cisco 4500 output drops

GngoghGngogh Member Posts: 165 ■■■□□□□□□□
Hi, I have a access switch with a 10gb upstream interface and a 1gb downstream interface, i can see from the show interfaces [int] that traffic is being dropped on the upstream downstream direction.

TenGigabitEthernet1/1 is up, line protocol is up (connected)
Hardware is Ten Gigabit Ethernet Port, address is f4cf.e213.7e30 (bia f4cf.e213.7e30)
Description: MATE.A01
MTU 1500 bytes, BW 1000000 Kbit/sec, DLY 10 usec,
reliability 255/255, txload 5/255, rxload 1/255
Encapsulation ARPA, loopback not set
Keepalive set (10 sec)
Full-duplex, 1000Mb/s, link type is auto, media type is 1000BaseSX
input flow-control is on, output flow-control is on
ARP type: ARPA, ARP Timeout 04:00:00
Last input 00:00:45, output never, output hang never
Last clearing of "show interface" counters never
Input queue: 0/2000/0/0 (size/max/drops/flushes); Total output drops: 7556661
Queueing strategy: Class-based queueing
Output queue: 0/40 (size/max)
5 minute input rate 5364000 bits/sec, 1098 packets/sec
5 minute output rate 22402000 bits/sec, 2980 packets/sec
863690200 packets input, 401065551603 bytes, 0 no buffer
Received 6568826 broadcasts (1428513 multicasts)
0 runts, 0 giants, 0 throttles
0 input errors, 0 CRC, 0 frame, 0 overrun, 0 ignored
0 input packets with dribble condition detected
2787171938 packets output, 1962145408543 bytes, 0 underruns
0 output errors, 0 collisions, 4 interface resets
0 unknown protocol drops
0 babbles, 0 late collision, 0 deferred
0 lost carrier, 0 no carrier
0 output buffer failures, 0 output buffers swapped out
Most probably the cause of these drops are due to the fact that the traffic is comming from a higher bandwitdh interface to a lower bandwith one. the buffer gets full quickly and the switch as to discard some packets.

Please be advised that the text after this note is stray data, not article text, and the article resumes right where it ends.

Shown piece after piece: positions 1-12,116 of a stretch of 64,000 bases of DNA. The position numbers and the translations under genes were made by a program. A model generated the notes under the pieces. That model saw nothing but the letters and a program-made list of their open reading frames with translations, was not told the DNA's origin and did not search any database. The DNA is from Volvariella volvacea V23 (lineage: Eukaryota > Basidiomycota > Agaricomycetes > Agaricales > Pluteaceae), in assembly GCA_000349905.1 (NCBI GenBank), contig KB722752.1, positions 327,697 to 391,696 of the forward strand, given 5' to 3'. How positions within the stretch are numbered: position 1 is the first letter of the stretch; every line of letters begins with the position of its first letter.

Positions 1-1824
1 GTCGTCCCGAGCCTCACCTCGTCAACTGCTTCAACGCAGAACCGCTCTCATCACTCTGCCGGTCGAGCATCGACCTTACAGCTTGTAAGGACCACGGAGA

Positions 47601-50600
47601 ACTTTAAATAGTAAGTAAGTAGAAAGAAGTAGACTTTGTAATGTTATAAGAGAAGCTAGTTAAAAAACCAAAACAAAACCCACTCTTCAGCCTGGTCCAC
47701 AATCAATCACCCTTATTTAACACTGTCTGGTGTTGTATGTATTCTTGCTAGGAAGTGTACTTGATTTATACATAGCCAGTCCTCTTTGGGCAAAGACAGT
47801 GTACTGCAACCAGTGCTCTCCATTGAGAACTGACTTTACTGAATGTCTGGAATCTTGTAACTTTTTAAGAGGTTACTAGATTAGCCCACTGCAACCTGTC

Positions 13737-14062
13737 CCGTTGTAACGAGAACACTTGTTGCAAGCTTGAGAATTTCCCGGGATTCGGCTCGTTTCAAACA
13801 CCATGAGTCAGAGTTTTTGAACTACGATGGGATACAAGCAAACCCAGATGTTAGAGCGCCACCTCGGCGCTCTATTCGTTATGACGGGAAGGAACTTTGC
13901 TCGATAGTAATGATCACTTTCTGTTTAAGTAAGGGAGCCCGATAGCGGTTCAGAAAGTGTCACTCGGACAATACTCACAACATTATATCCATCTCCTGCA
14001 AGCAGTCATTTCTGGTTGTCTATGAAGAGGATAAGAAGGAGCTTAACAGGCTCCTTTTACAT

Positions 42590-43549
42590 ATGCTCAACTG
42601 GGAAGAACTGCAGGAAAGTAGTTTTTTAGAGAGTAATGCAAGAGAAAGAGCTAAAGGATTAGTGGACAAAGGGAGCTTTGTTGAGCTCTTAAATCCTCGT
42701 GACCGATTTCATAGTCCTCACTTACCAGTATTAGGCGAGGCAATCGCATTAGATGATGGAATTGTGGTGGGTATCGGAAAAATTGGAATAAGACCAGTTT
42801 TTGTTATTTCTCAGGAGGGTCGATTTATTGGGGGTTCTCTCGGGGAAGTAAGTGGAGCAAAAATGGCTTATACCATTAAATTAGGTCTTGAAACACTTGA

Is there a command where i can see the packet drops at a buffer level? Are there more causes for output drops? how can i troubleshoot these output drops more in detail?


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    tunerXtunerX Member Posts: 447 ■■■□□□□□□□
    The serialization rate of the aggregate upstream senders is greater than that of the downstream interface. With older equipment it is pretty much a given when you have mismatched higher throughput aggregate speeds feeding into a lower speed link.

    You are either seeing sustained UDP with a constant drop or microbursts with intermittent drop. If it is sustained UDP you need to throttle the senders.

    If it is microbursts Nexus and 4500X can adjust, other older systems will rely on TCP window throttling or modification of buffers and queues.

    If you want to measure and analyze the bursts. You can get a computer with a 10 gig interface to SPAN traffic at the 10 gig. Then change the resolution of the wireshark graphs to sub second resolution and look for bursts above the 1 gig mark. Those would be your microbursts. Then you can look at ports and protocols during the spike to see what systems/applications are bursting above the output serialization rate.

    There isn't going to be a show command to show output drop causes from bursting.

    Wireshark Use to Identify Bursty Traffic on Catalyst Switches - Cisco
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    thomas_thomas_ Member Posts: 1,012 ■■■■■■■■□□
    @tunerX - Thank you for posting that link, it was an interesting read.
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    GngoghGngogh Member Posts: 165 ■■■□□□□□□□
    Hi, thanks for the reply, i totally forgot that i have applied on that interface class-based queueing and i could see from the output that i have loads of drops on the class-default.

    Class-map: class-default (match-any)
    19731402087 packets
    Match: any
    queue limit 1504 packets
    (queue depth/total drops) 0/0
    (bytes output) 6794488568175
    bandwidth remaining 25%
    Probabilistic Drops: 117901 Packets
    Belligerent Flow Drops: 7785763 Packets

    The class-default is droping Belligerent Flows (UDP aggressive flows) which consume large amount of buffers, and drop this aggressive flow data while trying to keep as much of the fragile flow or adaptive flows such as TCP flows or fragile flows. This is a congestion avoidance technique used on the Supervisor Engine of the 4500.

    Also i will try and capture traffic to see if i can find any bursty traffic. Thanks again.
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